5.2 The next issue in “other grounds” raised by the assessee relates to the allow ability of interest under section 244A of the Act on the self assessment tax paid by it, which was allowed partly by Learned CIT(A). The facts relating to this issue are stated in brief. The assessee had paid self assessment tax of Rs. 5.00 crores and the entire amount of Rs.5.00 crores along with some portion of other prepaid taxes became refundable. The entire refund amount was adjusted against the existing tax demand pertaining to other years while processing the return u/s 143(1) of the Act. The Assessing Officer did not grant interest under section 244A of the Act on the said refund arising out of the self assessment tax. The Learned CIT(A), in the impugned common order, directed the Assessing Officer to grant interest on an amount of Rs.2.66 crores instead of Rs.5.00 crores. As stated earlier, both the parties are aggrieved by this decision. The assessee’s grievance is that the interest under section 244A should have been granted on the entire amount of Rs.5.00 crores. However, the department’s grievance is that the Learned CIT(A) should not have granted interest at all on any portion of self assessment tax payment.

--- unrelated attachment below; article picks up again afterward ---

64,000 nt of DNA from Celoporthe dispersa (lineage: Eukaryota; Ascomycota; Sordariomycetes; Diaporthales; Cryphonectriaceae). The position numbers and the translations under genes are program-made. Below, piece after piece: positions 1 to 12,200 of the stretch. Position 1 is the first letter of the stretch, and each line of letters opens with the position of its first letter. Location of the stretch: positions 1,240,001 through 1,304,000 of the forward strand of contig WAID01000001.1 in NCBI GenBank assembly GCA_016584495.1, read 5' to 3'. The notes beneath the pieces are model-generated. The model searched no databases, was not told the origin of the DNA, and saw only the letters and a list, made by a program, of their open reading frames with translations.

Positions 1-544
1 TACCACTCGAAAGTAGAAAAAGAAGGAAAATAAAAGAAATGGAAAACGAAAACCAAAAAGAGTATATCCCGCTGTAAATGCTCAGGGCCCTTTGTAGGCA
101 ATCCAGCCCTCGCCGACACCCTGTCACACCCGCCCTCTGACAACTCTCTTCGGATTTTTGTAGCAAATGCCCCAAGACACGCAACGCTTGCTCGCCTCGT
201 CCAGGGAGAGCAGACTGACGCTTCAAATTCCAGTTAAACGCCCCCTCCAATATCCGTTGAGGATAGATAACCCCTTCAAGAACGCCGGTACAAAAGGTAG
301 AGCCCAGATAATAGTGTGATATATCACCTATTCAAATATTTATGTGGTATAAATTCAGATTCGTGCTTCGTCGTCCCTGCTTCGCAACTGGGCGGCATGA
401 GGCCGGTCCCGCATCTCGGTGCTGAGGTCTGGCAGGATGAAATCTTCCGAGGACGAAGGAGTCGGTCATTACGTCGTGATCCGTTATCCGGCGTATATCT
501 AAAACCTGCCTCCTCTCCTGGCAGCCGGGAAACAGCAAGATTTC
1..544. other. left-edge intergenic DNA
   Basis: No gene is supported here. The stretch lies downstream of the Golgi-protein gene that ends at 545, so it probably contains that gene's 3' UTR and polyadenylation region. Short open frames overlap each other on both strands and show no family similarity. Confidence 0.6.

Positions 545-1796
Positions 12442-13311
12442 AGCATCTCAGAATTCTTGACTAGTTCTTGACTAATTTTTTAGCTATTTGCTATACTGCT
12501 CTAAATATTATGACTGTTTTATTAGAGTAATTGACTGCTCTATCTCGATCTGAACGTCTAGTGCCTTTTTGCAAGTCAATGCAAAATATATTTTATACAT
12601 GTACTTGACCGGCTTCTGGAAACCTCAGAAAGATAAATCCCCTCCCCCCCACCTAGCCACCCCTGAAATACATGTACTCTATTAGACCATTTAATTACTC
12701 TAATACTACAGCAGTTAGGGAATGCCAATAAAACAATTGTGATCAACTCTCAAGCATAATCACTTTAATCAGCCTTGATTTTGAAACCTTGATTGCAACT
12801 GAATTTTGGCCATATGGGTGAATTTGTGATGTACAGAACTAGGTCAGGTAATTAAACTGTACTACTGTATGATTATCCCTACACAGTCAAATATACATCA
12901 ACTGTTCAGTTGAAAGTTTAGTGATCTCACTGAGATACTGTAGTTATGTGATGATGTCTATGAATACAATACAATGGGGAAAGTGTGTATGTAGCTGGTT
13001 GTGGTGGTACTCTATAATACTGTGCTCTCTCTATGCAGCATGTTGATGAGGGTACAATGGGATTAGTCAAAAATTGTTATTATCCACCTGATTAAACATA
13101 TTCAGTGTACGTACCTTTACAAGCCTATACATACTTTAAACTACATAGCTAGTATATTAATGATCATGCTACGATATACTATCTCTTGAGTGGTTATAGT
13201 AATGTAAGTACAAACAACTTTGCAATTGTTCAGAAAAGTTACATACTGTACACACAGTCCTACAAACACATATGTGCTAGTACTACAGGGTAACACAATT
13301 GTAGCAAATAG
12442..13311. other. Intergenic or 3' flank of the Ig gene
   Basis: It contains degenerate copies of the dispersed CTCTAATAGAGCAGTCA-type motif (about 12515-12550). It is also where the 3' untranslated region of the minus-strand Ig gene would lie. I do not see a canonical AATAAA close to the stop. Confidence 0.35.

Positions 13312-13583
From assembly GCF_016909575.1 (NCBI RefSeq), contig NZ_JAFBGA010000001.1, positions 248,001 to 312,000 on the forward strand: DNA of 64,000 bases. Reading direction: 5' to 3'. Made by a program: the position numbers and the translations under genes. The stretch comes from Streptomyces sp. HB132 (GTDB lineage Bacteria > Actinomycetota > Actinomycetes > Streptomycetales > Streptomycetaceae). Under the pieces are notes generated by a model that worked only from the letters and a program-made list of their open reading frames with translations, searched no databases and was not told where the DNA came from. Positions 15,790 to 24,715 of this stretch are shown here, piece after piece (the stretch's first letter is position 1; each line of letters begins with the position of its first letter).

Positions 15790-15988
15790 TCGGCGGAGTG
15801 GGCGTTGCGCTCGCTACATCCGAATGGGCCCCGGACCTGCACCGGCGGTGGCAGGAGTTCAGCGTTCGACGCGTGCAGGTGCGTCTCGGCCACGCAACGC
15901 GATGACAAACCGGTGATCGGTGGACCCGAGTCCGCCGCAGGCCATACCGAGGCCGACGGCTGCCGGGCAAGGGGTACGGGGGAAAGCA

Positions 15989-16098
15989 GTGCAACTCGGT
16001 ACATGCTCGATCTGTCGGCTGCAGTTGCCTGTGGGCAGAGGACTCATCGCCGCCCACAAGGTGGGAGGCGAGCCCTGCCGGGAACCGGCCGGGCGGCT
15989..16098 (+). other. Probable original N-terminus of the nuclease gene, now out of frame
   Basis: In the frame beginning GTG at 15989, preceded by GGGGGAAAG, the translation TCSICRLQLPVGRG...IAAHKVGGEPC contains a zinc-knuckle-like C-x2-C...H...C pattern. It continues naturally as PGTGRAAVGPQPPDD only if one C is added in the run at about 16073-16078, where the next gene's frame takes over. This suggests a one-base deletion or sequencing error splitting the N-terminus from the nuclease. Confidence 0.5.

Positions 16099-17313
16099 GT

5.2.1 However from the paper book filed by the assessee, we notice that the assessee has moved a petition under section 154 of the Act before the Assessing Officer seeking interest under section 244A of the Act on the refund arising out of self assessment tax paid by it and the same was rejected by the Assessing Officer. Hence the assessee filed an appeal before Learned CIT(A) challenging the order passed under section 154 of the Act and the said appeal was disposed of by Learned CIT(A), Visakhapatnam, i.e. the immediate predecessor of the CIT(A) who passed the impugned common order. The said order was passed on 26.4.2010 in ITA No. 35/ACIT/C-3( 1)/VSP/08-09, wherein the predecessor Learned CIT(A) held that the assessee is entitled to interest under section 244A on the refund arising out of self assessment tax paid. It appears that the assessee has also taken an identical ground in the appeal filed against the assessment order passed under section 143(3) of the Act. Hence the successor Learned CIT(A), i.e. the present Learned CIT(A) in the instant case, has decided the very same issue by partly allowing the ground in his common order dated 11.11.2010. It is not shown to us that the department has filed any appeal challenging the order dated 26.4.2010 passed by the predecessor Learned CIT(A). In that case, the impugned issue has reached finality and the instant ground taken before Learned CIT(A) in the appeal filed against the assessment order has become infructuous. Accordingly, we set aside the order of the learned CIT(A) on this issue.